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Ian Farrell tests the Ranger Quadra from Elinchrom, a portable flash system for when a flashgun simply won't do.
Elinchrom Ranger Quadra portable flash: Features
Battery powered studio flash is nothing new, but many established products, like Elinchrom’s Ranger RX or Bowens’ Travel Pak, are hefty pieces of kit that can sometimes stretch the definition of ‘portable’ to breaking point. The Ranger Quadra, on the other hand, is so small you can transport a control box, two flash heads, two batteries, a charger, a remote and a pair of reflectors in a bag the size of a briefcase.
The main problem with using TTL flash guns off camera is that they lack power – the most powerful of guns only kick out 50-90J of energy in a single flash – but here Ranger Quadra scores by upping this figure to 400J. That’s three stops more. Raw flash power is important if you are trying to shoot at small apertures, or if you are using light modifiers, like softboxes or diffusers, which soak up some of the light you are trying to throw onto your subject.
The Ranger Quadra comes as a two-head kit, with both flash heads plugging into a small control box, which in turn sits atop a lead-gel battery. A spare battery is also supplied and this can be charged individually while a photographer is working with the main unit. The camera triggers the flashes via the supplied Skyport radio trigger which slips into the hotshoe (the receiver is built in to the control box), or via a conventional sync lead. The device can also fire by watching for other flashes with it’s slave sensor, meaning you can incorporate the Ranger Quadra in existing studio or TTL flash lighting set ups – great for getting light into those hard-to-reach places.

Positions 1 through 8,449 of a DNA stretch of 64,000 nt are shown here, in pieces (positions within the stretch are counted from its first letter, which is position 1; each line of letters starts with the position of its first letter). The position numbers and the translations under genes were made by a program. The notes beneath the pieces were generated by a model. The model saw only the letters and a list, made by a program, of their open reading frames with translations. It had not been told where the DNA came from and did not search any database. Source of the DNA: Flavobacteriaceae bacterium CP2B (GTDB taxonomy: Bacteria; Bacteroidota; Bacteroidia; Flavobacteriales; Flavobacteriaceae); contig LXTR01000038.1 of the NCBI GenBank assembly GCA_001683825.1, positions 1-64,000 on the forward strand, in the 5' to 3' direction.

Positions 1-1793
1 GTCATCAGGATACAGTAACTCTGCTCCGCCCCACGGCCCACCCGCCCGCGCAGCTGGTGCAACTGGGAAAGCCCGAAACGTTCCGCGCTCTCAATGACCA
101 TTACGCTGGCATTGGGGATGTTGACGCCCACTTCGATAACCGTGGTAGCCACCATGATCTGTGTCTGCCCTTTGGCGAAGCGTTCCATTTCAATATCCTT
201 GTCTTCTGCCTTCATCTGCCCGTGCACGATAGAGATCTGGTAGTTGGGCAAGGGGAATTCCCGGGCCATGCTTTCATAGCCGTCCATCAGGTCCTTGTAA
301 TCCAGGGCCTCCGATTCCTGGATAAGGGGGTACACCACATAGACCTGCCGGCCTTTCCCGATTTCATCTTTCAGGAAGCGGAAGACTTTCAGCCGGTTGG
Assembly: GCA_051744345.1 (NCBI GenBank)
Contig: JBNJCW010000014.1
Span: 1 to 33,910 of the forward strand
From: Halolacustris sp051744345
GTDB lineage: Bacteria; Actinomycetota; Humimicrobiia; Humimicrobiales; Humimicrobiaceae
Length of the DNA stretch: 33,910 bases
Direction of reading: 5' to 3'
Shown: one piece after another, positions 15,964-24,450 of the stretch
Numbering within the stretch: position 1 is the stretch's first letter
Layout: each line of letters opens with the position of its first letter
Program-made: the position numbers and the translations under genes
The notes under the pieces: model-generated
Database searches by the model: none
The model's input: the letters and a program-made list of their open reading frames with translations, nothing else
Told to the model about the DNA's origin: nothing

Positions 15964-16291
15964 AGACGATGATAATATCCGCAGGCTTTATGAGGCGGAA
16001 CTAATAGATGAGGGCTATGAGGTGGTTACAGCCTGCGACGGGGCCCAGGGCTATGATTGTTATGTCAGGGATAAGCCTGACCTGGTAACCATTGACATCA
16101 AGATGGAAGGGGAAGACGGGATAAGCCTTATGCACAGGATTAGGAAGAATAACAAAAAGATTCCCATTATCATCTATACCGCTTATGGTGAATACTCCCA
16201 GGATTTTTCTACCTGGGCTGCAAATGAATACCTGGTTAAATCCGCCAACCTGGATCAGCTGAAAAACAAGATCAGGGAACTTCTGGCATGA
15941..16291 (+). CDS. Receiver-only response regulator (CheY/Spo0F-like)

Elinchrom Ranger Quadra portable flash: Handling
Each flash head is about the size of a coffee cup and at first it seems impossible that they will perform in the way that Elinchrom claim they will. A significant space saving has been made by doing away with the traditional modeling light bulb and replacing this with a chip-like LED unit. This is much brighter than you might think at first (about the equivalent of a 40W halogen bulb), and the daylight adjusted output is perfect for those Canon EOS 5D MkII owners needing a continuous light source for video.
Ranger Quadra Heads are available in two flavours: S or A type, with A type offering shorted flash durations for freezing motion. They mount on normal studio stands (not included in the set) and can be equipped with a brolly or a custom designed Portalite softbox, as well as any of the light modifiers made for full-size Elinchrom lights via an adapter. We tried this with a huge meter-wide octagonal softbox and, while it’s slight fiddly to fit, the lights worked brilliantly in use.
The control box is at the heart for the system, where flash power and all manner of other options are set. When fitted to a battery, the ensemble weighs just 3kg and is roughly 21x15x6cm in size. The top of the unit is dominated by two sockets where the flash heads are plugged in to the unit. Also present is a basic LED display that shows flash power (in stops or Elinchrom’s more cryptic 2.0 to 6.0 scale) as well as custom function menu options. These settings govern factors like how much inactivity should elapse before auto power off, how the radio trigger operates, and how precisely power is varied (1/10, 1/5 or 1/2 stops). It’s worth having the manual on hand when using this menu system as it’s not the most intuitive in the world, but setting up the unit properly can also pay dividends when you are under pressure on a shoot.
Power is distributed asymmetrically between the two output sockets in a 2:1 split. To get the maximum 400 J in one flash, a single flash needs to be connected to socket A, which then delivers 25J at the pack’s minimum power setting. In contrast, socket B has a power range of 8.2 – 133J. This variation in power, of 8.2 to 400J, corresponds to over six stops and is part of what makes the Ranger Quadra so versatile.